|The White House
President George W. Bush
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For Immediate Release
Office of the Press Secretary
November 30, 2007
Fact Sheet: World AIDS Day 2007
President And Mrs. Bush Reaffirm Our Nations Unprecedented Commitment To Fighting HIV/AIDS At Home And Abroad
In Focus: HIV/AIDS
Today, President and Mrs. Bush will mark World AIDS Day 2007 by participating in a faith-based roundtable discussion at Calvary United Methodist Church in Mount Airy, Maryland. This World AIDS Day, the U.S. Government is highlighting the important role of faith- and community-based organizations in the global fight against HIV/AIDS. The President and Mrs. Bush will discuss the global response to HIV/AIDS with U.S. Global AIDS Coordinator Mark Dybul, members of local churches involved with volunteer efforts in AIDS-afflicted countries, and faith-based organizations partnering with the President's Emergency Plan for AIDS Relief (PEPFAR). Starting today, the White House will display the red ribbon for two days on the North Portico to represent the continued battle against HIV/AIDS and to affirm the matchless value of every life.
Today, the President will meet Martha Chilufya who established the Mututa Memorial Center in Zambia. This center partners with Emergency Plan and faith-based caregivers to serve more than 150 patients. Mrs. Bush and Jenna Bush visited the center in June to listen to a choir of orphans who receive care at the center.
America Continues To Lead The World In Fighting HIV/AIDS
The United States is on track to exceed the President's commitment of $15 billion over five years for PEPFAR to support treatment for two million people, prevention of seven million new infections, and care for 10 million people. PEPFAR is the largest international health initiative ever dedicated to a single disease.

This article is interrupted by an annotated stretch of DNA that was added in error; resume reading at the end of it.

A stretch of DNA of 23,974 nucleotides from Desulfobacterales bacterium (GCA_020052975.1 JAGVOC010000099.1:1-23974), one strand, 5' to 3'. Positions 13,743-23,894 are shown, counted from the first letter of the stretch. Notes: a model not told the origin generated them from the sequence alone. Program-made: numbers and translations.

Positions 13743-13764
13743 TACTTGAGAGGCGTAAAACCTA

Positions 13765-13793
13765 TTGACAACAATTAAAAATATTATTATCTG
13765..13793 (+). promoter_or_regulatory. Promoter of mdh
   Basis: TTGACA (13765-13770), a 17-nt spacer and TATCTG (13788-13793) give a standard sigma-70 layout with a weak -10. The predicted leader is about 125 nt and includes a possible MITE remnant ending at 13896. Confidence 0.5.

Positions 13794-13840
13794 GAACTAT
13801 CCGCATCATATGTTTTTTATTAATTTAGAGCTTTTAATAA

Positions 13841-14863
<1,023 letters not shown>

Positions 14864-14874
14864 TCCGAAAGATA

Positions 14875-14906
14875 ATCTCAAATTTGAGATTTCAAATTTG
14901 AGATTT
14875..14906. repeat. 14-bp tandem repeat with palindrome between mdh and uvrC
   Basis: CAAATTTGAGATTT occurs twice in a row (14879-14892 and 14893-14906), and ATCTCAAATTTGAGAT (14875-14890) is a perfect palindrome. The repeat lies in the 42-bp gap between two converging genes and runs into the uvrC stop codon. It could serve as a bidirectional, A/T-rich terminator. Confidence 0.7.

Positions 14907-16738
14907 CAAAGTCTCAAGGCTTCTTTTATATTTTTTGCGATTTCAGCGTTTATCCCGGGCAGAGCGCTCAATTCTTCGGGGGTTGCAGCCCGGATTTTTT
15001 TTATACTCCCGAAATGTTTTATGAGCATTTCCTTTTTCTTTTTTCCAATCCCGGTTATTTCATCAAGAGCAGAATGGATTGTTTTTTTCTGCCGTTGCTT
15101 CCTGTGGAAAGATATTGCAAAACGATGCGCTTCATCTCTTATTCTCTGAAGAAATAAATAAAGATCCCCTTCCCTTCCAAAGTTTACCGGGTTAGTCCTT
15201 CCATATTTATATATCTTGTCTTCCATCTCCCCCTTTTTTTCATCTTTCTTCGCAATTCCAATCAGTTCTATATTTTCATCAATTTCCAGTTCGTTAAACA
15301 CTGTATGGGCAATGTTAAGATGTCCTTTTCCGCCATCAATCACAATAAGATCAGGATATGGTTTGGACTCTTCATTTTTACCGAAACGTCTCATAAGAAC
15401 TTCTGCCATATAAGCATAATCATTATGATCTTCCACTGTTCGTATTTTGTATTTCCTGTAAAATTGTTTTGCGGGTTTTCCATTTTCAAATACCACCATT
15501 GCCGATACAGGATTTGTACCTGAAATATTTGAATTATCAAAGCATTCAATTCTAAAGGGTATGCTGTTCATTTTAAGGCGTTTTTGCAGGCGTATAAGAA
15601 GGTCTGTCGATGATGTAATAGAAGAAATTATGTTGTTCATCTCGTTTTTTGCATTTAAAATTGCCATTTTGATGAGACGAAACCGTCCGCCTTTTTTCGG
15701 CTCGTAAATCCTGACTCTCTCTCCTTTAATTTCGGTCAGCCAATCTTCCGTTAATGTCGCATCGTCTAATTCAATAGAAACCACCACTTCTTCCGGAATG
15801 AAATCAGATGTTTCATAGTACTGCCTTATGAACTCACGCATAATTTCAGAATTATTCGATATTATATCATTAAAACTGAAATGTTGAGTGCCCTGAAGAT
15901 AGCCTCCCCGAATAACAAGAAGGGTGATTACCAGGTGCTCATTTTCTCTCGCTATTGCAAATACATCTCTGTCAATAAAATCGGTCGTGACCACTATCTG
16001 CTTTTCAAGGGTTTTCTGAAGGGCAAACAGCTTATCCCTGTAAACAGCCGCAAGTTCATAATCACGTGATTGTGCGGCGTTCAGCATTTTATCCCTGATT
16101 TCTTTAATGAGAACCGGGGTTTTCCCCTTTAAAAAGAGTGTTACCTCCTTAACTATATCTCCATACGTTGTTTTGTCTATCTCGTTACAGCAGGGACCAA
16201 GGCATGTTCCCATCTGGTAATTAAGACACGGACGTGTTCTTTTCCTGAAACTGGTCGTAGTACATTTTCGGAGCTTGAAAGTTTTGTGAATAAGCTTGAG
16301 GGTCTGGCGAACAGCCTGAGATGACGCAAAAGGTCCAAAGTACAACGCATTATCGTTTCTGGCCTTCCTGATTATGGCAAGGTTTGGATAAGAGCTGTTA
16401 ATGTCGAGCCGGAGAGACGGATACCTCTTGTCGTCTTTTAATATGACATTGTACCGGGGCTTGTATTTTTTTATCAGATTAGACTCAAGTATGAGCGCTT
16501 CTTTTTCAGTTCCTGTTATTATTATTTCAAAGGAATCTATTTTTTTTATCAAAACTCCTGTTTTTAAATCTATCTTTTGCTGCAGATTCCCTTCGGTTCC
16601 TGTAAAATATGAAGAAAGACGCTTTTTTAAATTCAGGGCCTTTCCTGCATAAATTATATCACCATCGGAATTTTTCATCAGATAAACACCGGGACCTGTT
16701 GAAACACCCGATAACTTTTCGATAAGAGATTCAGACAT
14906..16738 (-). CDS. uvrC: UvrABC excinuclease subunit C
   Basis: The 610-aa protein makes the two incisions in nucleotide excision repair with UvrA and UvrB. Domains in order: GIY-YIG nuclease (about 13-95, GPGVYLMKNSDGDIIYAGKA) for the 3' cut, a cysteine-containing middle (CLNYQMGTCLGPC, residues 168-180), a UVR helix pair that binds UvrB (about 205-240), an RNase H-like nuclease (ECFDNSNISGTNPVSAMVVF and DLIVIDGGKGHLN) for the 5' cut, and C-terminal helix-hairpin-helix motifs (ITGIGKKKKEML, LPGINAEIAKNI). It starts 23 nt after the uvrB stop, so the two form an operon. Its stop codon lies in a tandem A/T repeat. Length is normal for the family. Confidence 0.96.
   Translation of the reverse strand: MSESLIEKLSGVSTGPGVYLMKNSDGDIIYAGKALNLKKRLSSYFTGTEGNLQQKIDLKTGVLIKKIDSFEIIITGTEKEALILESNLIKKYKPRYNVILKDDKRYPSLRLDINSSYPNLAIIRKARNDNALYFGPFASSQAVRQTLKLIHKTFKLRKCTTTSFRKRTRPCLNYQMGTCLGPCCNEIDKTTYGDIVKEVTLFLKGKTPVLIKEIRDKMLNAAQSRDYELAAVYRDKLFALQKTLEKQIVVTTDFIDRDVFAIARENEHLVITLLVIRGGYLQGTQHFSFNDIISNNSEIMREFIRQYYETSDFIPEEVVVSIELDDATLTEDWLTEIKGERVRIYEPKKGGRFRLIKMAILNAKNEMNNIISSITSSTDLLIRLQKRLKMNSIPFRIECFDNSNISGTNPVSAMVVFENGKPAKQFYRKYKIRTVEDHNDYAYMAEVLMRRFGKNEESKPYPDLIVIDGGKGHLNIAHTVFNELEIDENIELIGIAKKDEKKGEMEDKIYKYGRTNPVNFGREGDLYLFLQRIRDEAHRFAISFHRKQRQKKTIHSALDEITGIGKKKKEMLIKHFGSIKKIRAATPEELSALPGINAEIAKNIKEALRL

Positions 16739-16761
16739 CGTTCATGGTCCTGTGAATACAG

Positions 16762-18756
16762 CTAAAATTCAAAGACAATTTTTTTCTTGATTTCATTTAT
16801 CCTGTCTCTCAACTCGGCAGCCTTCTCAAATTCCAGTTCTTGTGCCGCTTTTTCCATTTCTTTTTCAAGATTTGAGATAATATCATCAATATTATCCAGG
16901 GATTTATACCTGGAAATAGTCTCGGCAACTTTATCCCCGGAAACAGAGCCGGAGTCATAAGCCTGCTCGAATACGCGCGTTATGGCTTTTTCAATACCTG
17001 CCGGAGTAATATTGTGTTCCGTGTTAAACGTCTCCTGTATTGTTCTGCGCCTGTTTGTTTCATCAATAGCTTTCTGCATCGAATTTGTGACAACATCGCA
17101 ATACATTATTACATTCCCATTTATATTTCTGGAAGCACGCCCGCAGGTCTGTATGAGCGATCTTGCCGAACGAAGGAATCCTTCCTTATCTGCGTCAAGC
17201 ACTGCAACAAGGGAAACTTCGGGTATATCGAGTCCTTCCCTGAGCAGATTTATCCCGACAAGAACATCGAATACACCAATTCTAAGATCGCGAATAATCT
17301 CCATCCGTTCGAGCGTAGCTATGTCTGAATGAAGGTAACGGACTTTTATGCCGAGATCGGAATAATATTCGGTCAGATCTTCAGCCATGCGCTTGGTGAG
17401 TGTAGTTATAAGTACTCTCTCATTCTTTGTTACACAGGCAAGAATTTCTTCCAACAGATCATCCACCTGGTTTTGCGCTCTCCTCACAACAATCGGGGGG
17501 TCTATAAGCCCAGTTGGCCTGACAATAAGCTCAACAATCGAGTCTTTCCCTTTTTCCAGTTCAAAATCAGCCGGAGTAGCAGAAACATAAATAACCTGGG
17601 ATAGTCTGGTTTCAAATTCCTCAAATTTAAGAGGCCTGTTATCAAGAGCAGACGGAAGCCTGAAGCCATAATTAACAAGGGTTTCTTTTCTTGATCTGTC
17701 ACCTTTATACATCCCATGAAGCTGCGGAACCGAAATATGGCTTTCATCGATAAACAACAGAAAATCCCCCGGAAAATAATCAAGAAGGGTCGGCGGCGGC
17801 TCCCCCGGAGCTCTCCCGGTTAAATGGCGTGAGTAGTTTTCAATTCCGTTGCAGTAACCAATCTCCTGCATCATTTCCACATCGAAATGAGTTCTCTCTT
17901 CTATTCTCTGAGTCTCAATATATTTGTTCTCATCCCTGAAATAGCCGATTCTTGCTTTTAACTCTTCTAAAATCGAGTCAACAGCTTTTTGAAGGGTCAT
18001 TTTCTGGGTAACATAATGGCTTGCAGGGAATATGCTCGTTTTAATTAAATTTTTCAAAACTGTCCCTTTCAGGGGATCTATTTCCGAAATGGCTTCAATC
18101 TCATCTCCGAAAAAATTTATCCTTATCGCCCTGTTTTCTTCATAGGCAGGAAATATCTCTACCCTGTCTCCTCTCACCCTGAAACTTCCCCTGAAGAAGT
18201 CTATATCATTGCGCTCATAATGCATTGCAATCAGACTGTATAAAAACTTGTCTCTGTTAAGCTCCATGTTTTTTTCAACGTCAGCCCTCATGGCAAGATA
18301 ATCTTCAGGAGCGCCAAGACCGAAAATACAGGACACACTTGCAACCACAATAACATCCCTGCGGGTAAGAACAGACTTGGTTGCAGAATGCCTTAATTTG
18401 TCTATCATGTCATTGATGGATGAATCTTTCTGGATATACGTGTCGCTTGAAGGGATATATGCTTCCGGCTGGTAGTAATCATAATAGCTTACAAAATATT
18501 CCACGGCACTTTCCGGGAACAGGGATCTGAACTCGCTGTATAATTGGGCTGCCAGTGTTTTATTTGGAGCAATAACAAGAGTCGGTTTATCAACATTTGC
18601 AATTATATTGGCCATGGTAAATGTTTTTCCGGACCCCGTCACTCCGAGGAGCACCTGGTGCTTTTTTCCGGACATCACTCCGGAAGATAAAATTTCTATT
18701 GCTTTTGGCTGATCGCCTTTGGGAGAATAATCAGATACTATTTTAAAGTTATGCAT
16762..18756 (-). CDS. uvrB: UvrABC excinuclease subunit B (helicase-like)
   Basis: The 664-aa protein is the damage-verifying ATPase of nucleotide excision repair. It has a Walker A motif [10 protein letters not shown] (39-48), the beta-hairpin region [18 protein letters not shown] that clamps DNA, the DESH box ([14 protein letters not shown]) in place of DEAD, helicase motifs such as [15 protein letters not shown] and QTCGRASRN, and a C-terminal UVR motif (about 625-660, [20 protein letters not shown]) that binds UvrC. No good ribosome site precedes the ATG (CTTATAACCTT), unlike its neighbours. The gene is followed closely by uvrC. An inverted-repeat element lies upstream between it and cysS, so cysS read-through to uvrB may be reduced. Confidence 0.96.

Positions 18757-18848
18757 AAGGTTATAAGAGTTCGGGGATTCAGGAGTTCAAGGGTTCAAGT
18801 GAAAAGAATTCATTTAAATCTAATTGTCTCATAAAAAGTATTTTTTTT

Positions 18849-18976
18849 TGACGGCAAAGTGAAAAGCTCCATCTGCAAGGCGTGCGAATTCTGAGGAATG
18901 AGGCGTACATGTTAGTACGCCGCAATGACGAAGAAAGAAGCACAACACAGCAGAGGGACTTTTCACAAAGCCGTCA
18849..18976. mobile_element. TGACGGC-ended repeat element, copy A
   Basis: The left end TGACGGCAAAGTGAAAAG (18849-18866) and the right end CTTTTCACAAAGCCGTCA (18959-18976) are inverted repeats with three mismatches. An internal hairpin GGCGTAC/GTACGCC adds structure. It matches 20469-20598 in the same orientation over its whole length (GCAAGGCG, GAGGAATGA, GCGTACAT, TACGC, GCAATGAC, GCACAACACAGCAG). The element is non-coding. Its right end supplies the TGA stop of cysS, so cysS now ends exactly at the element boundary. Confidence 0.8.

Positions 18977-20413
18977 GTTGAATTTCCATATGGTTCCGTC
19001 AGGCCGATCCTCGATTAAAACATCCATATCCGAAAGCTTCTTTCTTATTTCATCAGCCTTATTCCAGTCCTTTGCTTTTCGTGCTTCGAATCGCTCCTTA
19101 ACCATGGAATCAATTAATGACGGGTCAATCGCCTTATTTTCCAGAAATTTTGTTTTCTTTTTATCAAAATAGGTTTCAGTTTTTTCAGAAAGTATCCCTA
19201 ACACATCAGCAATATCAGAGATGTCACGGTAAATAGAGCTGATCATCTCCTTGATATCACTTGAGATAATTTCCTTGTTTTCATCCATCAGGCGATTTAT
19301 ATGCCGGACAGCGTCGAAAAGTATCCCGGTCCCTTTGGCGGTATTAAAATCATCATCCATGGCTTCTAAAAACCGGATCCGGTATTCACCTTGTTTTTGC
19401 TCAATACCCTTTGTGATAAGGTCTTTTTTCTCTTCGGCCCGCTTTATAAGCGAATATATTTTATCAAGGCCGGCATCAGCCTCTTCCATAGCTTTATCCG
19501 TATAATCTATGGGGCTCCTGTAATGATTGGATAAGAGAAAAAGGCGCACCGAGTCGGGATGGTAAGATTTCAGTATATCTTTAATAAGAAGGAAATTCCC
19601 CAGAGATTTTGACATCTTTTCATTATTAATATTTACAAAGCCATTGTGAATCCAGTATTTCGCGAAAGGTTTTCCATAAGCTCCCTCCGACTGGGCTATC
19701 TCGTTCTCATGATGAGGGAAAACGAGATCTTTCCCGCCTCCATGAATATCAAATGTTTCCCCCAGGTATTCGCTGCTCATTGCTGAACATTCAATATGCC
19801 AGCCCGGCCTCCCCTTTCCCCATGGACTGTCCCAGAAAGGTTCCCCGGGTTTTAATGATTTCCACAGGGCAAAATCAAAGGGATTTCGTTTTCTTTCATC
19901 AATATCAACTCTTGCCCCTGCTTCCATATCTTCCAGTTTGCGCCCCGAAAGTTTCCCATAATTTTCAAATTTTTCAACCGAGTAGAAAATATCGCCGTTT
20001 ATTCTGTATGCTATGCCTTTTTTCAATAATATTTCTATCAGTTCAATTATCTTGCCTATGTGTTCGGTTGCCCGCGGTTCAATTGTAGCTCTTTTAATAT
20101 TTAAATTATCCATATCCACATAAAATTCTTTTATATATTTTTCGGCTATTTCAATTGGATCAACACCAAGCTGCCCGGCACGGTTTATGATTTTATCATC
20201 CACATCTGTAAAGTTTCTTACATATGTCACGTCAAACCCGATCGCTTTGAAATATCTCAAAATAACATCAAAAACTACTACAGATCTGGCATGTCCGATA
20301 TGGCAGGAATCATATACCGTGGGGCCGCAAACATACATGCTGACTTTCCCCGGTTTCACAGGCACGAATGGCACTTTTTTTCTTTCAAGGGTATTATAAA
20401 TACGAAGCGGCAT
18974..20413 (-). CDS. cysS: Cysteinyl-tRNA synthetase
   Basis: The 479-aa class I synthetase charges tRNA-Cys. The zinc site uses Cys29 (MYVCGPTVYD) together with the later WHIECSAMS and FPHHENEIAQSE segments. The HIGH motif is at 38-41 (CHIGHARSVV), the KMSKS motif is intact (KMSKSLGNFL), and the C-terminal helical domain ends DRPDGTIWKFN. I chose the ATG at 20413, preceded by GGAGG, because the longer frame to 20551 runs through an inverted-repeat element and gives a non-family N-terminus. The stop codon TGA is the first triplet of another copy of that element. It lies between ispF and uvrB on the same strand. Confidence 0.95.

On World AIDS Day 2007, President Bush again calls on Congress to reauthorize PEPFAR to continue to support those served by the program, and to further expand efforts to build on the program's success. With full implementation of the "Partnership Compact" model proposed by the President, maintenance of the successful grassroots collaborations with faith-based groups, and a continued emphasis on preventing infection through behavioral changes, live saving progress will continue. If Congress appropriates the funds, the next phase of the American peoples commitment to those suffering from HIV/AIDS will support:
PEPFAR is supporting the leadership of local communities. PEPFAR works with partners in host nations to support local capacity and to sustain prevention, treatment, and care efforts long after the initial five years of the Emergency Plan. Over 80 percent of PEPFAR partners are indigenous organizations, including faith-and community-based organizations.
PEPFAR draws upon the capabilities of faith-and community-based organizations to contribute to an effective, multi-sectoral response to the HIV/AIDS pandemic. These organizations are uniquely positioned to promote HIV/AIDS stigma reduction and prevention messages, as well as to provide counseling and testing, home care, clinical services, and antiretroviral treatment. These attributes make their partnership a valuable asset in the fight against HIV/AIDS.